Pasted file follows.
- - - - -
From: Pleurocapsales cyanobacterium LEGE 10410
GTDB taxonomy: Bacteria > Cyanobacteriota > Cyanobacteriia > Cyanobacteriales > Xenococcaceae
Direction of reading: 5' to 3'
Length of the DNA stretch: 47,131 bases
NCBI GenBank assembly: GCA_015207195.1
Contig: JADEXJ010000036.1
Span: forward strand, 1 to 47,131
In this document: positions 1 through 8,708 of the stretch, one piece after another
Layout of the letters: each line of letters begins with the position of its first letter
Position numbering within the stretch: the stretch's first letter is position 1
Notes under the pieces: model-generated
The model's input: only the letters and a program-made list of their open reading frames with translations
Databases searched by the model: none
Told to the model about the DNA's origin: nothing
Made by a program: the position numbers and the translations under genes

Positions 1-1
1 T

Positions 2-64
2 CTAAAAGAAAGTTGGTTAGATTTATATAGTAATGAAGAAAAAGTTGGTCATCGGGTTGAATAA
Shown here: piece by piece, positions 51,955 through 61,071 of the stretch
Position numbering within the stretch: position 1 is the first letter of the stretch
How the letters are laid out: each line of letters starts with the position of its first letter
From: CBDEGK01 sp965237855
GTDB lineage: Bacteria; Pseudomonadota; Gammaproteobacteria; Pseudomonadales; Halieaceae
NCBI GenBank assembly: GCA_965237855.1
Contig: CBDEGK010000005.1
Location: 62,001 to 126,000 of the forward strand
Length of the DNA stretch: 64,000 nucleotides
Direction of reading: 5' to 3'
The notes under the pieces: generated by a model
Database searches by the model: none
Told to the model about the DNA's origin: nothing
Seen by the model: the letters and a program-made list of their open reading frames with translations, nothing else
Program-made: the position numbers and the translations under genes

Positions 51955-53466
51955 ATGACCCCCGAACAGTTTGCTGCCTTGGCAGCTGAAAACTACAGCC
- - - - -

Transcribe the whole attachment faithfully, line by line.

From: Pleurocapsales cyanobacterium LEGE 10410
GTDB taxonomy: Bacteria > Cyanobacteriota > Cyanobacteriia > Cyanobacteriales > Xenococcaceae
Direction of reading: 5' to 3'
Length of the DNA stretch: 47,131 bases
NCBI GenBank assembly: GCA_015207195.1
Contig: JADEXJ010000036.1
Span: forward strand, 1 to 47,131
In this document: positions 1 through 8,708 of the stretch, one piece after another
Layout of the letters: each line of letters begins with the position of its first letter
Position numbering within the stretch: the stretch's first letter is position 1
Notes under the pieces: model-generated
The model's input: only the letters and a program-made list of their open reading frames with translations
Databases searched by the model: none
Told to the model about the DNA's origin: nothing
Made by a program: the position numbers and the translations under genes

Positions 1-1
1 T

Positions 2-64
2 CTAAAAGAAAGTTGGTTAGATTTATATAGTAATGAAGAAAAAGTTGGTCATCGGGTTGAATAA
Shown here: piece by piece, positions 51,955 through 61,071 of the stretch
Position numbering within the stretch: position 1 is the first letter of the stretch
How the letters are laid out: each line of letters starts with the position of its first letter
From: CBDEGK01 sp965237855
GTDB lineage: Bacteria; Pseudomonadota; Gammaproteobacteria; Pseudomonadales; Halieaceae
NCBI GenBank assembly: GCA_965237855.1
Contig: CBDEGK010000005.1
Location: 62,001 to 126,000 of the forward strand
Length of the DNA stretch: 64,000 nucleotides
Direction of reading: 5' to 3'
The notes under the pieces: generated by a model
Database searches by the model: none
Told to the model about the DNA's origin: nothing
Seen by the model: the letters and a program-made list of their open reading frames with translations, nothing else
Program-made: the position numbers and the translations under genes

Positions 51955-53466
51955 ATGACCCCCGAACAGTTTGCTGCCTTGGCAGCTGAAAACTACAGCC